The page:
The Washington Post polled 1,106 D.C.-area residents about the Washington football team’s nickname, and the big takeaways are “61 percent [of Washingtonians] say they like the team’s name” and “among those who want to keep the Redskins’ name, 56 percent say they feel the word ‘redskin’ is inappropriate.”
That first result is predictable, and the second is pure comedy, though Chris Chase explains it away as pure apathy. (“This isn’t a big deal to most people.” Fair enough.)
Another common-sense result was “around 8 in 10 Redskins fans and non-fans alike say changing the name would not affect their support for the team.” That sounds about right, but the flip side is:
“Among avid sports fans who have strongly favorable impressions of the Redskins, 15 percent say they would be less of a fan of the team if it were to change its name.”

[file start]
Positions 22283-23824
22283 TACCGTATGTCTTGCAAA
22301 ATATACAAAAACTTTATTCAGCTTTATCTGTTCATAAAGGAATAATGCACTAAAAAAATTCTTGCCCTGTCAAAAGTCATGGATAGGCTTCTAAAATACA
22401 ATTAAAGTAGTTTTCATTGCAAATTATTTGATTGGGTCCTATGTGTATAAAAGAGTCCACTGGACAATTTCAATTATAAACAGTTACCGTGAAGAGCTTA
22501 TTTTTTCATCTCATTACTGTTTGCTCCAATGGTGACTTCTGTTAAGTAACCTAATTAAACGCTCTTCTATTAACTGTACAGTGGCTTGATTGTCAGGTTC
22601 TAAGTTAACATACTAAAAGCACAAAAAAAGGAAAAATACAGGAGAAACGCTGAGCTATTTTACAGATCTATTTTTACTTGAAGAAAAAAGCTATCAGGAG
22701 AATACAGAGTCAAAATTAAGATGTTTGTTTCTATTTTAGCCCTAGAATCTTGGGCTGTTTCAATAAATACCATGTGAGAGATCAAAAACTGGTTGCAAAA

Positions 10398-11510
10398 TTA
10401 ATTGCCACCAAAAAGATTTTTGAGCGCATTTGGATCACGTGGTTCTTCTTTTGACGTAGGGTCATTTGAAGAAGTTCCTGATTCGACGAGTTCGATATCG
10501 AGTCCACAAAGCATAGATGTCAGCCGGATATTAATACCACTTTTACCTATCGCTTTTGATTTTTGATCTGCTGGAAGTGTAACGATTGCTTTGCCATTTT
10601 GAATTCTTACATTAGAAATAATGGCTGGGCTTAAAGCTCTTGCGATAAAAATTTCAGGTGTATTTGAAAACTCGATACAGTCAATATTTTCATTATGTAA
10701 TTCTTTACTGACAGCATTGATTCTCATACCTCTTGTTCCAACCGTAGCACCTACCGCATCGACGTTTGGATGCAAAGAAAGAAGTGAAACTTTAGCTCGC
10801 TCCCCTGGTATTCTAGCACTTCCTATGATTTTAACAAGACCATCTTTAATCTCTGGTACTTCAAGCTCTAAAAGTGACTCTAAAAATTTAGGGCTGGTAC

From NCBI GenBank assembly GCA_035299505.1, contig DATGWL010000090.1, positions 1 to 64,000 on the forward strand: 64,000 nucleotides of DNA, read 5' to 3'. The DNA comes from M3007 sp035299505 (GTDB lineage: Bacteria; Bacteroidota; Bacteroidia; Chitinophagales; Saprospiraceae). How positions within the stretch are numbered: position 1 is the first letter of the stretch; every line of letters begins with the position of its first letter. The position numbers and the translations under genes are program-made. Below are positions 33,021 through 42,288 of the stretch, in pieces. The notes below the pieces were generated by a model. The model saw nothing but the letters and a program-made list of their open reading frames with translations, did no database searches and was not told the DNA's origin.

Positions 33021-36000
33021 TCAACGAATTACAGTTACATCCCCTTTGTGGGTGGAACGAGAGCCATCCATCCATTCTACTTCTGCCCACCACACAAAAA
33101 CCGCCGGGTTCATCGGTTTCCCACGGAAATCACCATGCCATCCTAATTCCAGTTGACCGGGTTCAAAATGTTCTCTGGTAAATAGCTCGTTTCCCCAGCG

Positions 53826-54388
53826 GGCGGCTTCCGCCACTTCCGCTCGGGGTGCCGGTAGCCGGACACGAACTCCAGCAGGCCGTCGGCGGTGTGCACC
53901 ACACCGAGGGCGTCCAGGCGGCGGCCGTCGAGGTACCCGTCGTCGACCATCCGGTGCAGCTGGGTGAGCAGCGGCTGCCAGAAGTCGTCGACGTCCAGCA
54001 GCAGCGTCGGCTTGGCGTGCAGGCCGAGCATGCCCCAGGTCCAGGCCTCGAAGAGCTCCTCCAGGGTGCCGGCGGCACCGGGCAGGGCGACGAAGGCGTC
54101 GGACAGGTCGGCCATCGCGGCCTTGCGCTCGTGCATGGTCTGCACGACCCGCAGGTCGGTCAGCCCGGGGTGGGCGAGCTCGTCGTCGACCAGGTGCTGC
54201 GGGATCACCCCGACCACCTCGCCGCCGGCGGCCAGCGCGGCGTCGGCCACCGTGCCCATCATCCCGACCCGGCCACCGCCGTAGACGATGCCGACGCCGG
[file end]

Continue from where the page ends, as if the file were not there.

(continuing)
Really?! These people would “be less of a fan” if the Redskins became the Skins (short for Pigskins) or the Warriors or the Hogs or whatever. These 15 percent — or approximately 166 people — would “be less of a fan” if the name of their preferred sports team was no longer an “inappropriate way to describe a Native American Indian.” They’d stop sympathizing with Larry Michael and Dan Snyder, or whatever it is knuckle-dragging Redskins fans do, which is fine, because those in this sub-set are the worst fans of anything anywhere.
Of course, you could literally change the name to the Washington Whatevers and I’d root for them the same. I just don’t want my team’s name to be described by the dictionary as “usually offensive.” But there’s no winning this argument. It’ll just be over one day.
(Reminder: We have a Washington “Football Team” shirt for some of you.)